“It’s vital in this round of bargaining that our members reach a deal that protects and respects the kind of public services that Manitobans value.” — Michelle Gawronsky, MGEU President
Winnipeg (21 Oct. 2015) — The Manitoba Government and General Employees' Union (MGEU/NUPGE) Civil Service Bargaining Committee will be hitting the road the week of October 26 to 30 in an effort to rally MGEU/NUPGE membership and meet with Manitoba MLAs in their ongoing efforts to reach a fair settlement with the government.
MGEU/NUPGE still open to settlement at the bargaining table with Manitoba government
“Although the Civil Service Bargaining Committee decided to file for arbitration this past summer, their goal has always been to get back to the table,” said MGEU President Michelle Gawronsky. “Even after arbitration hearing dates were set for May 2016, they continued to work to keep the pressure on government, arguing that a negotiated deal is always preferable to one that has been imposed.”
After many delays at the bargaining table since negotiations began, the government finally offered civil service members a four-year agreement with a one per cent raise in each of the first two years, and two per cent in each of the last two years. Most public service groups, however, (the City of Winnipeg, the Colleges, the nurses, to name a few) that have been in bargaining with government received more generous settlements.
“Our question has always been, why is the Province’s own workforce worth any less?” Gawronsky said.
Tell your MLA a fair and reasonable offer is the right thing to do
Over the last few months, the Bargaining Committee gathered nearly 6,000 online petition signatures in support of a fair wage offer for the provincial civil service, and union leadership delivered those signatures to Finance Minister Greg Dewar and to the Minister Responsible for the Civil Service, Kerri Irvin-Ross, on October 6.
Fair Deal campaign to pressure government to get back to bargaining
“The Fair Deal campaign is an effort to keep up the pressure on our leaders,” Gawronsky said, “encouraging all members to stand up and ask their elected officials: Why must Manitoba’s Civil Service go through the delay and expense of an arbitration hearing, when a fair deal, with a fair wage increase, is not too much to ask at the bargaining table?”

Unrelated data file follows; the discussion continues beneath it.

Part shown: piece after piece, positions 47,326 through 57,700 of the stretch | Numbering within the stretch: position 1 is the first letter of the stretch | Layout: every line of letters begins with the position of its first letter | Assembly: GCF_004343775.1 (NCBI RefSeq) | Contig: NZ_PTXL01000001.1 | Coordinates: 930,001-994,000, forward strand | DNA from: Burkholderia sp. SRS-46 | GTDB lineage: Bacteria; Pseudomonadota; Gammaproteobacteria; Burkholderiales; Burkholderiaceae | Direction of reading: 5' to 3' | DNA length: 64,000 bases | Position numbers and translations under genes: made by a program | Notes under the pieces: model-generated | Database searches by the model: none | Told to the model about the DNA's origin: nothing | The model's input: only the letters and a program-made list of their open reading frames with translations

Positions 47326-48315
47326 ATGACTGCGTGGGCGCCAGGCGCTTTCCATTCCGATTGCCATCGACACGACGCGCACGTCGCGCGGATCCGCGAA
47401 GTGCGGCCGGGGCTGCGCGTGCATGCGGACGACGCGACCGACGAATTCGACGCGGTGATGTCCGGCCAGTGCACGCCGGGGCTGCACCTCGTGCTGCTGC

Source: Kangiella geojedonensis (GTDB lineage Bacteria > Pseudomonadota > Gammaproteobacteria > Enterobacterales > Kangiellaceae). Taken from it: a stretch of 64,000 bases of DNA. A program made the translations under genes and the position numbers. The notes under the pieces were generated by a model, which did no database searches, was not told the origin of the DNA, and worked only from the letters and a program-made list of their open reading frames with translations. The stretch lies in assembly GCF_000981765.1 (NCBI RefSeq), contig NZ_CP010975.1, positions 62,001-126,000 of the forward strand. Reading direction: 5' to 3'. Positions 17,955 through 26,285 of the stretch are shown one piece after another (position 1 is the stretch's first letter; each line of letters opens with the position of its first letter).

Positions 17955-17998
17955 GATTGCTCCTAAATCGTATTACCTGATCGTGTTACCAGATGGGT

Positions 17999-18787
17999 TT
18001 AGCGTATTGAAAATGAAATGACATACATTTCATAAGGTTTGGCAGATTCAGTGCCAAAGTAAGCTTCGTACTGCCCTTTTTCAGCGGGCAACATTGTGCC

This question is being asked not only on behalf of the MGEU’s Civil Service Components, but other MGEU/NUPGE members as well, Gawronsky added. What the civil service members achieve has significant implications for several other bargaining units, ranging from Manitoba Housing, to Southeast Child and Family Services, to the Falcon Lake Golf Course.
MGEU/NUPGE members agreed to accept wage freezes to help deal with provincial deficit; still being asked to do more with less
“In the last round of bargaining, those who work for Manitobans accepted wage freezes to do their part in tackling the deficit,” she said. “That means nearly 20,000 working Manitoba families saw their income actually fall. Add to that the fact that over the last several years, these same workers are being asked to do more, with less. Positions are not filled when staff leave, and though the need for service may increase, there is not necessarily new hiring. Our members are proud of the services they provide, but stress and burnout have become a sad reality of the job. A fair and reasonable offer won’t fix everything, but at least these members will know their employer is ready to treat them with fairness and respect.”
According to government records, there are 600 fewer civil service employees providing services today than there were four years ago.
“On top of this, some of Manitoba’s political leaders are now talking privatization,” Gawronsky said. “It’s vital in this round of bargaining that our members reach a deal that protects and respects the kind of public services that Manitobans value.”
The National Union of Public and General Employees (NUPGE) is one of Canada's largest labour organizations with over 360,000 members. Our mission is to improve the lives of working families and to build a stronger Canada by ensuring our common wealth is used for the common good. NUPGE